(5) Further, the attribute deciding means comprises means for detecting pixel value component at such an initial position that the pixel value components at the mapped points will not diverge in a positive direction when the mapping is repeated; means for detecting pixel value components at such an initial position that the pixel value components at the mapped points diverge in an negative direction when the mapping is repeated; and pixel value deciding means for deciding a boundary value between the pixel value components diverging in a positive direction and the pixel value components diverging in an negative direction, as a pixel value at the attribute detection position.

(6) Further, the mapping means executes predetermined mapping N-time, and the attribute deciding means comprises storing means for storing block data generated during the repeated mapping in sequence; means for setting an initial value as the pixel value; means for reading block data from the storing means in the reverse direction; pixel value transform means for transforming the pixel value in sequence N times by use of the read pixel value transform data from the similar region to the corresponding block; and pixel value deciding means for deciding the output of the pixel value transforming means as the pixel value at the attribute detection position.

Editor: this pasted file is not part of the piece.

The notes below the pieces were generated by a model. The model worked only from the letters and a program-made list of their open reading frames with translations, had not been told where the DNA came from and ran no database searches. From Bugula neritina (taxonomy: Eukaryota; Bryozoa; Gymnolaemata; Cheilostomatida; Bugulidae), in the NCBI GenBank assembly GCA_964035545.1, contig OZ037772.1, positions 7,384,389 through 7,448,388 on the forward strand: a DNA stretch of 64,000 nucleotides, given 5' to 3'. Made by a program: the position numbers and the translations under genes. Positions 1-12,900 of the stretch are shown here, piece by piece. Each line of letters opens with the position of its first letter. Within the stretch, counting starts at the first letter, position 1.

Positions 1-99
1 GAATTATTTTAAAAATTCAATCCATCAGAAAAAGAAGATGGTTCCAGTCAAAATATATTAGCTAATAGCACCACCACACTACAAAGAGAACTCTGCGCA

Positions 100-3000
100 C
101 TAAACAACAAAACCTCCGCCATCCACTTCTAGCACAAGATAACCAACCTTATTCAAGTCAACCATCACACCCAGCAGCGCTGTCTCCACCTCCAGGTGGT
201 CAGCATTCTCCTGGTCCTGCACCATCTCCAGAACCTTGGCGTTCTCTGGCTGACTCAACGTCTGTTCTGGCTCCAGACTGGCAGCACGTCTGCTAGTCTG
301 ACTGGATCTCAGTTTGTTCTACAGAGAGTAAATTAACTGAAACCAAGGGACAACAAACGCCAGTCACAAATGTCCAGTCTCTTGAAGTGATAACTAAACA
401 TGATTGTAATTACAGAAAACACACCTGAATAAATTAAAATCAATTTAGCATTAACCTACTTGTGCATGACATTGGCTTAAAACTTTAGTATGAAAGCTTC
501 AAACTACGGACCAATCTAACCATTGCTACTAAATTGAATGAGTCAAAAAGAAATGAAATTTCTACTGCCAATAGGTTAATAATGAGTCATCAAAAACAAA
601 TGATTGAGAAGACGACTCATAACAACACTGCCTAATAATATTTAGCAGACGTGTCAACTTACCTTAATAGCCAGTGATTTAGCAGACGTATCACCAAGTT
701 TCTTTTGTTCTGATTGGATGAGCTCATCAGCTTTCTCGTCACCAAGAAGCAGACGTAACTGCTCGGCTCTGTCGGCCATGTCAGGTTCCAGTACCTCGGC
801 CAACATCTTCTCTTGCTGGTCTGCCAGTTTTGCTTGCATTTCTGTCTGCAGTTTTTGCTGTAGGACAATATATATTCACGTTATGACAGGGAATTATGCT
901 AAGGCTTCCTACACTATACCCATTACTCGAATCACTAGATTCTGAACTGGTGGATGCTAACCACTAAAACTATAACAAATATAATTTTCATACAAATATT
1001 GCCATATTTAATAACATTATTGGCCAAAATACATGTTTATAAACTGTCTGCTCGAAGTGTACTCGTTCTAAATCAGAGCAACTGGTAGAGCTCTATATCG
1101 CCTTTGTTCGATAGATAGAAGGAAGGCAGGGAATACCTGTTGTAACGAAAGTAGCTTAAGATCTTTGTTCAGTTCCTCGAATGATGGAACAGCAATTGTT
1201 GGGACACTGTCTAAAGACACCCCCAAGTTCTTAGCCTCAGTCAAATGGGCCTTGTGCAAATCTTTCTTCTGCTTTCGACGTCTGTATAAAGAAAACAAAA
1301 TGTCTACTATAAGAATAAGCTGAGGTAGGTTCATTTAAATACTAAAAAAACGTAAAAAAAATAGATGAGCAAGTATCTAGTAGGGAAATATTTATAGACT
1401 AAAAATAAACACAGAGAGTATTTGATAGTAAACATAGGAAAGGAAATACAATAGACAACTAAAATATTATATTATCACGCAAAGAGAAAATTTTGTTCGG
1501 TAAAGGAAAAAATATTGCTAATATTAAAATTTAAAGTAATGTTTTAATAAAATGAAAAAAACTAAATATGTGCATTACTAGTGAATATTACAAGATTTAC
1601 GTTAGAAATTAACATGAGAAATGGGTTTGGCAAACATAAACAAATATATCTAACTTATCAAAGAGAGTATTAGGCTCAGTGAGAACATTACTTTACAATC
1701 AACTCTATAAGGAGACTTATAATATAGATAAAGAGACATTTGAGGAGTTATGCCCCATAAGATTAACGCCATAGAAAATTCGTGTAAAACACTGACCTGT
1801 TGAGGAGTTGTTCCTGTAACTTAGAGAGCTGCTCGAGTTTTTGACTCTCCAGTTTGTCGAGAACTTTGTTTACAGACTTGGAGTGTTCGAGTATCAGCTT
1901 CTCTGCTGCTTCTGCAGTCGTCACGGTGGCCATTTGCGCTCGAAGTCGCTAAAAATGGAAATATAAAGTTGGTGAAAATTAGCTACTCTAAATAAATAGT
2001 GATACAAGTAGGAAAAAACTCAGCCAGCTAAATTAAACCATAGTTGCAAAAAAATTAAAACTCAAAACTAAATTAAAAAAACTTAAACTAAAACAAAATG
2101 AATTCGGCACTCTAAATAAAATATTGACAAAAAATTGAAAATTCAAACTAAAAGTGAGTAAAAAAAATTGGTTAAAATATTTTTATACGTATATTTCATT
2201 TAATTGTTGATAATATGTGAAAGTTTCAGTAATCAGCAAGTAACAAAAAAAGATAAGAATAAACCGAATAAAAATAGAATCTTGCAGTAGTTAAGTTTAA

(7) Further, to achieve the second aspect of the present invention, the present invention provides picture forming means comprising: when an original picture is composed of a plurality of coded unit regions, for forming a simple picture of the original picture on the basis of at least one of position transform data and the pixel value transform data selected from the similarity transform data for each predetermined coded unit region.

(8) Here, the simple picture forming means comprises edge detecting means for detecting an edge of an object in a picture on the basis of the position transform data, and means for forming a simple picture by synthesizing the edges.